I crashed my helicopter and it felt good, giving up helicopter parenting

Last week marked a turning point for me in six and a half years of parenting my daughter; I gleefully and purposely crashed my helicopter. It was never my intent to become a helicopter parent, after all when the girl joined our family six and a half years ago, I already had 13 years of parenting experience under my belt, and should have known better but alas I didn’t. I have come to think that the 13 years that separate my kids actually played a huge part in how I became a helicopter parent since my kids were born at different stages of my life.

When I became pregnant with my son, I was an 18 year old newlywed who knew not a thing about babies or kids. This was before internet was a thing, back in the dark ages of 1991, yet despite barely being an adult myself, I read exactly one book while pregnant with my son, the dreaded What to Expect When You are Expecting that my parents gifted to me. When my son was born, I trusted my instincts and those of my village at the time, primarily my mom, grandmother and mother-in-law. Looking back at the first five or so years of his life, I had little angst in raising him, I just did it. Despite initially receiving advice to spank, after a few spankings, I decided they didn’t feel right and never spanked him again. I didn’t read a book, go on a discussion board, talk with friends or agonize; I trusted that it was the right thing to do despite having been spanked myself. Mind you while raising him in those early years, my hands were full, having split from his dad and the former Mr. BGIM when my son was 13 months old, I didn’t have oodles of time to ruminate on my parenting choices. I did the best I could and looking at what an awesome young man he is now at 20, I guess some of it must have been pretty okay.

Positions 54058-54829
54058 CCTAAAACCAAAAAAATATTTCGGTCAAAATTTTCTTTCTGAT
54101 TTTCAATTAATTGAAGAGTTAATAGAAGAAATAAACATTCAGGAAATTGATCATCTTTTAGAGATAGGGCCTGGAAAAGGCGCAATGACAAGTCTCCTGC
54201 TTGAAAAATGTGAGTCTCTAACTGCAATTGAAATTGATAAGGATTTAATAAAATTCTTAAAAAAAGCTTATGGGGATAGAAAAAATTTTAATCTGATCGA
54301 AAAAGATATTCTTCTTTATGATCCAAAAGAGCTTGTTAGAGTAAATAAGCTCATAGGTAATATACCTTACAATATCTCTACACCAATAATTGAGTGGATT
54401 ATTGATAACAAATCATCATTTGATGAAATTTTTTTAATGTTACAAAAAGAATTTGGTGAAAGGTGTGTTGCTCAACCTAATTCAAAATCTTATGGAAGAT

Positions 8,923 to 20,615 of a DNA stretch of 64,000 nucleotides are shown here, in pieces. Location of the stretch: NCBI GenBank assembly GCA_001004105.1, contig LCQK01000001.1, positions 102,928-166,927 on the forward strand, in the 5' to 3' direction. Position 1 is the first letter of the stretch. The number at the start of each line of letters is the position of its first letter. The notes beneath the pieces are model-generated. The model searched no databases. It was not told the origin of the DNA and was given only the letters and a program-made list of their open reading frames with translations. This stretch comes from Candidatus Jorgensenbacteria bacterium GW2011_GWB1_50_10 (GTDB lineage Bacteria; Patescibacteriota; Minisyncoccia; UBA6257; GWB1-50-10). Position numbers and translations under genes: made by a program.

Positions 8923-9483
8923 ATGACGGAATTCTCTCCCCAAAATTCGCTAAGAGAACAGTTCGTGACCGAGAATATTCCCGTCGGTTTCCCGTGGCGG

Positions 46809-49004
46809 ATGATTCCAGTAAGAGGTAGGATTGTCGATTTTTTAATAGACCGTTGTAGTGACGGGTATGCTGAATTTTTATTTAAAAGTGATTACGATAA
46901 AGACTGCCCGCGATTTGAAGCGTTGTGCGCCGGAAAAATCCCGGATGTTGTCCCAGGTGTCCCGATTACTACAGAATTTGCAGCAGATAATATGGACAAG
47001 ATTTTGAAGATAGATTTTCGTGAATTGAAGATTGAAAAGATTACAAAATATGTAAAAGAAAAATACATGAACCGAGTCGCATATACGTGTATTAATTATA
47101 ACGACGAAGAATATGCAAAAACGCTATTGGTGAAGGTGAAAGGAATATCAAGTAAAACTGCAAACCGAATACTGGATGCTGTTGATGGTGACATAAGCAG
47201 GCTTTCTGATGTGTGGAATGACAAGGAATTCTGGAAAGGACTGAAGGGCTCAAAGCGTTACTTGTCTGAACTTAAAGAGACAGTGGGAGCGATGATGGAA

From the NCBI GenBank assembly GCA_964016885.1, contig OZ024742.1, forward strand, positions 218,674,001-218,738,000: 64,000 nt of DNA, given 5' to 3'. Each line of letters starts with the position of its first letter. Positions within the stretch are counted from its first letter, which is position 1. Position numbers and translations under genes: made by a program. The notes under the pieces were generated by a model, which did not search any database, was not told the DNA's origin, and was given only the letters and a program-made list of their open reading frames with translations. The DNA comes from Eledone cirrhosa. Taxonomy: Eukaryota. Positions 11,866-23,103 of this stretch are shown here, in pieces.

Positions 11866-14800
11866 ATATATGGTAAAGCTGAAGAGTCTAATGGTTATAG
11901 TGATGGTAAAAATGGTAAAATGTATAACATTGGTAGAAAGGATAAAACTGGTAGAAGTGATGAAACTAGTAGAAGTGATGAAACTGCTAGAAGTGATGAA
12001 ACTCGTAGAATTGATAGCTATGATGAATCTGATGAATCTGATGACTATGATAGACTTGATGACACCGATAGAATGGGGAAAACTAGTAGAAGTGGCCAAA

Fast forward to the fall of 2004 when I discovered I was pregnant with the girl child, I immediately started researching and reading and joining online discussion groups and immersed myself in how to be a better parent. For some reason I think I thought by doing more this second time around, things could only get better. By the time the girl arrived earthside in summer 2005, I had read well over 20 books on childbirth and parenting, settled on a parenting style and pretty much planned everything out on how this child was going to be raised. Never mind the actual kid I received, damn it, I knew this was the better way. Of course by the time she arrived I was no longer a 19 year old high school dropout but a thirty-something year old college graduate with a professional career.

Over the next several years, I drove us all crazy adhering to a parenting style that frankly did not match the kid that I received. I have shared in this space in the past, my marriage almost collapsed under the weight of this high intensity parenting coupled with an intense child. Course corrections have been made and there is a lot more balance in our lives, but the truth is until recently, I still didn’t trust myself or more importantly my child, which is frankly a bad thing.

A few weeks ago, my daughter asked me about my first marriage and how her brother used to see his dad when we were separated by 1100 miles and I explained that he flew alone from Chicago to Maine. She asked me a simple question that really shook me…would I ever let her fly alone? I quickly said no and explained the times are different, she accepted that answer and moved on but it stuck with me.